Residual feed intake (RFI) is a production efficiency measurement used to account for the growth performance of an individual animal. Less efficient animals have greater levels of oxidative stress. A major source of in vivo oxidative stress is the mitochondria. In this study the protein profile of mitochondria was investigated to determine differences between pigs genetically selected for high and low RFI (less and more efficient, respectively). Mitochondria were isolated from the red and white portions of the semitendinosus muscle (STR and STW respectively), from the longissimus dorsi (LD) muscle, and the liver from pigs (n=24, 12 per line) genetically selected for low or high RFI. Mitochondrial protein differences between lines were determined using 2-D DIGE, and spots were identified using electrospray ionization mass spectroscopy. Heat shock protein (HSP) 60 and HSP70, which have been linked to anti-apoptotic pathways in the mitochondria, were increased in the low RFI line. Endoplasmic reticulum oxidase-1 α (ERO1α) was decreased in LD mitochondria from the low RFI line. The protein profile of mitochondria from the more efficient pigs indicates an increase in anti-oxidant defenses and potential modifications of metabolic pathways leading to oxidative stress, metabolism, and cellular repair.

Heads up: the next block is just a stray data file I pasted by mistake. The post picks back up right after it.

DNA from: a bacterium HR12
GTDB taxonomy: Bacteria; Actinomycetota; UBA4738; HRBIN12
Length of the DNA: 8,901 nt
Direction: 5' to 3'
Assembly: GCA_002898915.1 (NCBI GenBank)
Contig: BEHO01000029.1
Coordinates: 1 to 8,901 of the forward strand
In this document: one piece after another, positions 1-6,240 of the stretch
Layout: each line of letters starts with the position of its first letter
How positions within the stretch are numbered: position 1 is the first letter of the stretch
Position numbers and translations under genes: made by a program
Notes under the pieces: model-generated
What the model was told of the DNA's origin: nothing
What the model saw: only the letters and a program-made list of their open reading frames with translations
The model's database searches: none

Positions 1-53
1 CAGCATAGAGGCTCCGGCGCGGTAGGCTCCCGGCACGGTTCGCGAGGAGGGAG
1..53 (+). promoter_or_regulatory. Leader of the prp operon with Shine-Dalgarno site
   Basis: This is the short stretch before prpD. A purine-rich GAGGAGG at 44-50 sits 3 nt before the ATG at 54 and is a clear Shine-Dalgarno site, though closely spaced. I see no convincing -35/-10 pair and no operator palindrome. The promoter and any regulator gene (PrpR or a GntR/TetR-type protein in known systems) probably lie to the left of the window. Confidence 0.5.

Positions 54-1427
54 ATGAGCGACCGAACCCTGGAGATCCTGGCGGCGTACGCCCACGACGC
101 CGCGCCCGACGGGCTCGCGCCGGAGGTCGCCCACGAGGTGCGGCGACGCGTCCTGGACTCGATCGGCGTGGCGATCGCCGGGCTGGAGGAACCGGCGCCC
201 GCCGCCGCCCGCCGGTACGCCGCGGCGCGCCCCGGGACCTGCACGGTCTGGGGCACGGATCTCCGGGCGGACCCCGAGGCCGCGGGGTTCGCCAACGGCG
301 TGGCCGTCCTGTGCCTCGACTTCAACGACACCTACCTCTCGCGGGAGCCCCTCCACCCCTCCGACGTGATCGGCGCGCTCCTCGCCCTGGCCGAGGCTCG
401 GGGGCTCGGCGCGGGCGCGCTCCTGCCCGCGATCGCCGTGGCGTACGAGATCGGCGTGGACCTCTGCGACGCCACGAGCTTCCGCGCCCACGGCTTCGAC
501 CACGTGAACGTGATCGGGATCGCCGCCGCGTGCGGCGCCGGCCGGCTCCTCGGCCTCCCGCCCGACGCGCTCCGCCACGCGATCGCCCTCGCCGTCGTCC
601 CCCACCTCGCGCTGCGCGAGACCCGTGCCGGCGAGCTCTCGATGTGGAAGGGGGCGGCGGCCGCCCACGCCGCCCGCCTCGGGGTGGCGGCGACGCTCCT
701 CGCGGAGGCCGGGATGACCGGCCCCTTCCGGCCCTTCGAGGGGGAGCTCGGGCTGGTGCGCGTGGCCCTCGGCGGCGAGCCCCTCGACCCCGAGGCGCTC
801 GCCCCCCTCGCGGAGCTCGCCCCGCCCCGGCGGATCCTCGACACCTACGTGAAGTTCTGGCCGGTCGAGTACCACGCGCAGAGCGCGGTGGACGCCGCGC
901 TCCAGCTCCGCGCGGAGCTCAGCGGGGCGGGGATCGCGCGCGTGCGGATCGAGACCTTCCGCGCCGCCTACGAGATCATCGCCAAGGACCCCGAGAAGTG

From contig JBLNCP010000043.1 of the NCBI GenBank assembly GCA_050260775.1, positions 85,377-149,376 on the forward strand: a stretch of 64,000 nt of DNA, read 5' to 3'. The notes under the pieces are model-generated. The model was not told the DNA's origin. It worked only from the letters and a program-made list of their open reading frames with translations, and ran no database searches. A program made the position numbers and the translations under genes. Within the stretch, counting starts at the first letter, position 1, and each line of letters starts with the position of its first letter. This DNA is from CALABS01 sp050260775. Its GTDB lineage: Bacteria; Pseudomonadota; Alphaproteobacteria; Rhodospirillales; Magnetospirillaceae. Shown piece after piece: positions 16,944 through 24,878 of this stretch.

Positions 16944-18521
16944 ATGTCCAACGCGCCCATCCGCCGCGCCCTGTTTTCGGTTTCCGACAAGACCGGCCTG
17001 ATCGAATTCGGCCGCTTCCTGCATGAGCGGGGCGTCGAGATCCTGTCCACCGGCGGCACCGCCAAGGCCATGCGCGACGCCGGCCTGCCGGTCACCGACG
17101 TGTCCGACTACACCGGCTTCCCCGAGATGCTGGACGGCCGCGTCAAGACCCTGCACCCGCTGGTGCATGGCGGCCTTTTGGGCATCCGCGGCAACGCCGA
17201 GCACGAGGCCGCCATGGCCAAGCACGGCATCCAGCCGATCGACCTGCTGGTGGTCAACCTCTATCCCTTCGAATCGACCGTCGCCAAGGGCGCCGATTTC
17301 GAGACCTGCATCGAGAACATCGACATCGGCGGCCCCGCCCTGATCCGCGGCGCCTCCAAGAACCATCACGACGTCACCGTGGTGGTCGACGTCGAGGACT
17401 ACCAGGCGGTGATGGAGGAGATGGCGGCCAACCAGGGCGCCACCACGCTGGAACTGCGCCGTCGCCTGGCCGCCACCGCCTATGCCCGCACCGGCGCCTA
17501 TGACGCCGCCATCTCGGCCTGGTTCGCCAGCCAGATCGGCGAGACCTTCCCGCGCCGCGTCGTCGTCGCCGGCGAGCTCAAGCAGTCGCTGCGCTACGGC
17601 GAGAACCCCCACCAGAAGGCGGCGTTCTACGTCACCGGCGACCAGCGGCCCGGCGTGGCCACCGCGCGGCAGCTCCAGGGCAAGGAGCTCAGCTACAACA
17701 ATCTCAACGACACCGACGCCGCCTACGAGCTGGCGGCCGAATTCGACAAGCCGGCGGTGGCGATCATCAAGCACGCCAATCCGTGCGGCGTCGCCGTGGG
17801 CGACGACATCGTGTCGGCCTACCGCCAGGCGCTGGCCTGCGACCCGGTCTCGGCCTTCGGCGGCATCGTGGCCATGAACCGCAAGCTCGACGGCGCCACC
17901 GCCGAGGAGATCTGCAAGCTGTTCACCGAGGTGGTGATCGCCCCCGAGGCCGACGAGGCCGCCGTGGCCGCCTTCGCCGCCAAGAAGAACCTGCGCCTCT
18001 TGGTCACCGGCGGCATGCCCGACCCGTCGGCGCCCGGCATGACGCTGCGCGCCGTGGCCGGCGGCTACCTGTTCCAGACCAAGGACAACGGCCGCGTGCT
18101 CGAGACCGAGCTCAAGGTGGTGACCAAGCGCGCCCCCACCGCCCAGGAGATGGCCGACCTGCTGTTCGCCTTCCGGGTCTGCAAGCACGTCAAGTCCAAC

Biological significance: Observed shifts in the mitochondria protein profile indicate that pigs divergently selected for low residual feed intake (RFI) may be less prone to muscular oxidative stress, and the liver may have a greater metabolic capacity when compared to their less efficient high RFI contemporaries. Both oxidative stress and metabolic capacity are key areas of interest with regard to increasing the efficiency of pork production. Through the use of divergent selection for RFI and investigation of protein profile and other biological differences between RFI lines of pigs, it is possible to determine biological pathways that affect efficiency of food production.
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